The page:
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(Source: Wired, Edward Tufte) Information design guru Edward R. Tufte argues that PowerPoint style routinely disrupts, dominates and trivializes content while ignoring the most important rule of speaking: Respect your audience. www.wired.com/wired/archive/11.09/ppt2.html

Too many cars, too few digits   25 Sep 04
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U.S. will run out of vehicle ID numbers.

The auto industrys number is almost up.

The 17-digit codes that identify the origin, make, model and attributes of cars, trucks, buses even trailers worldwide will be exhausted by the end of the decade.

And like an odometer that returns to zero and starts over again, a Vehicle Identification Number or VIN could be duplicated.

Experts say duplicated VINs would cause havoc for repair shops, state license offices, insurance agencies, law enforcement and other groups that use VINs to process warranty claims, investigate accident claims and recover stolen vehicles.

Weve been brainwashing law enforcement and the insurance community and virtually everybody that a VIN is like DNA theres one for any one vehicle, said Ed Sparkman, spokesman for the Chicago-based National Insurance Crime Bureau.

At the root of the impending shortage is the explosion of vehicle production in recent decades. Automakers build 60 million cars and trucks every year and each one needs a unique VIN in the same way a newborn is given a Social Security number. And that doesnt count heavy trucks, motorcycles and other vehicles that require VINs.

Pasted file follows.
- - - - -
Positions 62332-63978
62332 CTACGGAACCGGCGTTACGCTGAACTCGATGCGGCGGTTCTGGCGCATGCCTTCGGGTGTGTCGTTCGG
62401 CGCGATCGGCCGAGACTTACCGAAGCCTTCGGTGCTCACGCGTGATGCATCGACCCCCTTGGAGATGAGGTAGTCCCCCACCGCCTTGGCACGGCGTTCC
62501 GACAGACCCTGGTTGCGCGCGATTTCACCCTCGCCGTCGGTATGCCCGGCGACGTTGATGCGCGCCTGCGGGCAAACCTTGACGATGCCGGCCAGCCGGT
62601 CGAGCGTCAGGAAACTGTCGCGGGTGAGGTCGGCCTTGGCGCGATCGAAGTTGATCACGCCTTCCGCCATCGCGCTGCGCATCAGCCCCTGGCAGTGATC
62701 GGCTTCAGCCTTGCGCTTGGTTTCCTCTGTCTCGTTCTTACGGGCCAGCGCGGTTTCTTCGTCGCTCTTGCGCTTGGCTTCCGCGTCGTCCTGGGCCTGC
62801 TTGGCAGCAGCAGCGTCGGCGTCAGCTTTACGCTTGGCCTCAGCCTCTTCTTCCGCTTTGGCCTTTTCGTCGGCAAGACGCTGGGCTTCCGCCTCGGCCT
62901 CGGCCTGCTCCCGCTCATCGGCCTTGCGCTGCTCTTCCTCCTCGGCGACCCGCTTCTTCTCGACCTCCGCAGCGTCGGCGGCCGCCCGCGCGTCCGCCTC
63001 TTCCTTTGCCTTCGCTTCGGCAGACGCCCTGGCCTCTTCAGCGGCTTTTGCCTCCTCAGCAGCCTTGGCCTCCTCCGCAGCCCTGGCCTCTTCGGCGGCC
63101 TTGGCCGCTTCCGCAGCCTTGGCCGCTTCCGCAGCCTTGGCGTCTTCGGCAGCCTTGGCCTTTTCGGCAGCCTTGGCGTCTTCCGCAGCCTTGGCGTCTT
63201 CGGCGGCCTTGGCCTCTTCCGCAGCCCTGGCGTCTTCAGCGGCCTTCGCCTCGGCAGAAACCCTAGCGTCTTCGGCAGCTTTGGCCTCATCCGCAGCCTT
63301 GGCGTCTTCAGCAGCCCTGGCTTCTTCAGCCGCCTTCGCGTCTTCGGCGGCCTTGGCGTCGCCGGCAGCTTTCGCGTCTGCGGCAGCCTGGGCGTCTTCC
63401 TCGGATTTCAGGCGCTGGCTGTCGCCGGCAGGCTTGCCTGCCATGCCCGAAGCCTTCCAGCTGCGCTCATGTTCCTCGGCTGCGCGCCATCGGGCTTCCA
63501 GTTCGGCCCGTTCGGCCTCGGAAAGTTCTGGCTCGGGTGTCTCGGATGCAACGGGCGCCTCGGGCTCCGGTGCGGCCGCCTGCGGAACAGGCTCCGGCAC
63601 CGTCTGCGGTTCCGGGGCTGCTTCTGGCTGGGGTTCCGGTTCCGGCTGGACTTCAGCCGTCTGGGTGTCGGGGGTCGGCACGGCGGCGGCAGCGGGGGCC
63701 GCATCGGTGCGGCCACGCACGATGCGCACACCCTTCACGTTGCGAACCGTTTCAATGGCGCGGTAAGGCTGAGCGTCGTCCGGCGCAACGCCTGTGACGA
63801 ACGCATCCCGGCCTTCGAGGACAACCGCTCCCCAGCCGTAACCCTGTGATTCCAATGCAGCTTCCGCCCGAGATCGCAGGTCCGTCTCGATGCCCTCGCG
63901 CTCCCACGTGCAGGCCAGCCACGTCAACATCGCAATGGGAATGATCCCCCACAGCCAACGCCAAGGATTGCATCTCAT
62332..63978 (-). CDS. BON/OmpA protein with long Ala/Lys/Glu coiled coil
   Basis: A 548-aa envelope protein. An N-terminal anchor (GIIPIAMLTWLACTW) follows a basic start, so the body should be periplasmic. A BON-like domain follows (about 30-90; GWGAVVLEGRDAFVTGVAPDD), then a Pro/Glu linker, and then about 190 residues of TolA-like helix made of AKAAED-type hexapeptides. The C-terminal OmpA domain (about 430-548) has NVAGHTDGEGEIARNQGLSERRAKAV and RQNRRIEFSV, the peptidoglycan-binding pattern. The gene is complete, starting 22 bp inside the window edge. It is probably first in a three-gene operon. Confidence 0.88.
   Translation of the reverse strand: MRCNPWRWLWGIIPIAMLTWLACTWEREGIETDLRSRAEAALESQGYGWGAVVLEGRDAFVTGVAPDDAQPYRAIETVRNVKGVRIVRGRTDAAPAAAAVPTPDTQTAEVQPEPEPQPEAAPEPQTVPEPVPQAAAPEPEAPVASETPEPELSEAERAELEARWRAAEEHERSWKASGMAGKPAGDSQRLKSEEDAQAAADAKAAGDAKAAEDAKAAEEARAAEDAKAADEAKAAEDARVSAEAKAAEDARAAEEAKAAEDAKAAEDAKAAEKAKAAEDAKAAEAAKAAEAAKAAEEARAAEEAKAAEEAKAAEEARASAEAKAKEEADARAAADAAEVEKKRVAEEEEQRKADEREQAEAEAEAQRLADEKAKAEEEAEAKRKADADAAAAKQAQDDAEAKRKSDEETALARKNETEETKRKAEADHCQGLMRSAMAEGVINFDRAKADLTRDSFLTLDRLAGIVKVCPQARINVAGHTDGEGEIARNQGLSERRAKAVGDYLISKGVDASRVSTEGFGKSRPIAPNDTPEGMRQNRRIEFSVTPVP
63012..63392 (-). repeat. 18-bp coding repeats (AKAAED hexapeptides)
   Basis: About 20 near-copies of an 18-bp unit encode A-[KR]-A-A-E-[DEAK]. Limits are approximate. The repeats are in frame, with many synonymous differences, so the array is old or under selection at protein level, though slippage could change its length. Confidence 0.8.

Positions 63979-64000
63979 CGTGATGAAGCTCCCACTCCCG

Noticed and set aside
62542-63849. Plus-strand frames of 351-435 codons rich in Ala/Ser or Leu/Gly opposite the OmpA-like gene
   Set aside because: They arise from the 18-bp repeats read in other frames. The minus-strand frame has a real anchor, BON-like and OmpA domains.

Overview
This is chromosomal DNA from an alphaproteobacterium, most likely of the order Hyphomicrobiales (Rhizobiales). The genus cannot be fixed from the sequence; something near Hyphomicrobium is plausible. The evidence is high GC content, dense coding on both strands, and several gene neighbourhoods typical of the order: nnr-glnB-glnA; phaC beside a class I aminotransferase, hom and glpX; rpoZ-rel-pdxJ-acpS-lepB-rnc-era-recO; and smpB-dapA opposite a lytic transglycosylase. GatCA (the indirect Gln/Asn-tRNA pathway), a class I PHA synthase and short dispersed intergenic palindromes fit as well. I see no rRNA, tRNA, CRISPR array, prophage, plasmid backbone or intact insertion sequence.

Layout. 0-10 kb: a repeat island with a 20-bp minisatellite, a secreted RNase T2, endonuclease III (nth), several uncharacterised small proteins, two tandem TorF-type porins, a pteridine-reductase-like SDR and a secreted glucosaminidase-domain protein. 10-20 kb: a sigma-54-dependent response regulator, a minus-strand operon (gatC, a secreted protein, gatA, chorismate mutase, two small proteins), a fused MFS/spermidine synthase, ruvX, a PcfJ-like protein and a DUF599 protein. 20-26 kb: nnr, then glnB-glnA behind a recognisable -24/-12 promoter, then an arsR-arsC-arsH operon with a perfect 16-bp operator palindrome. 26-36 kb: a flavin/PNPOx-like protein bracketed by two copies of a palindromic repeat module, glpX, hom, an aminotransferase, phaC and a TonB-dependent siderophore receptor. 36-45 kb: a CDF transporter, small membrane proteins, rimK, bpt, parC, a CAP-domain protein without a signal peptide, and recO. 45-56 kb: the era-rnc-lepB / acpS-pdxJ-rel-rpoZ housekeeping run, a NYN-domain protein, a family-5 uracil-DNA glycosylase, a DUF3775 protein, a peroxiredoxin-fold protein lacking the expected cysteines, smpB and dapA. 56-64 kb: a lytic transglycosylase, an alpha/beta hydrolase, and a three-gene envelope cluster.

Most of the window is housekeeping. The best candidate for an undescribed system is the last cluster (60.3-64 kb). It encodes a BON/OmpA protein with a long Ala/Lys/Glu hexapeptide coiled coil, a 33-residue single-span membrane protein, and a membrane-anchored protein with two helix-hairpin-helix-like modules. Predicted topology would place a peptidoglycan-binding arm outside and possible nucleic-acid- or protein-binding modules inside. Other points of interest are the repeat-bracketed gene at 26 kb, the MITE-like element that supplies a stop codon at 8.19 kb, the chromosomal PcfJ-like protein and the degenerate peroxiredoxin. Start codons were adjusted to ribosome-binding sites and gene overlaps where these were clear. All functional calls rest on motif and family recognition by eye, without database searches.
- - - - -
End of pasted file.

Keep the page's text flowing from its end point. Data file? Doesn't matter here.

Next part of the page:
link

[ANN] rpa-base 0.2.1pre1   25 Sep 04
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Mauricio aka batman at his best again!!! Make sure you check out the animation on the website.
 rpa-base 0.2.1pre1 is now available at http://rpa-base.rubyforge.org .
 Many of the most popular libraries/applications as per Rubyforge
 statistics (rails, rake, redcloth, activerecord, sqlite, log4r, copland,
 ruvi, to name a few) have been packaged for use with rpa-base 0.2.1pre1.

 You can find a list of the 100+ packages at
 http://rpa-base.rubyforge.org/wiki/wiki.cgi?Packaged_Software

 Screenshots and animations can be found at
 http://rpa-base.rubyforge.org/wiki/wiki.cgi?Rpa_Base_In_Action

 rpa-base 0.2.1pre1 fixes some issues in the bootstrapping phase, which
 couldn't hence be solved through the normal self-upgrade mechanism.
 In addition to several other bugfixes, 0.2.1pre1 features better proxy
 support, isolation of unit tests run automatically when installing a
 lib/app, and improvements in the command-line tool.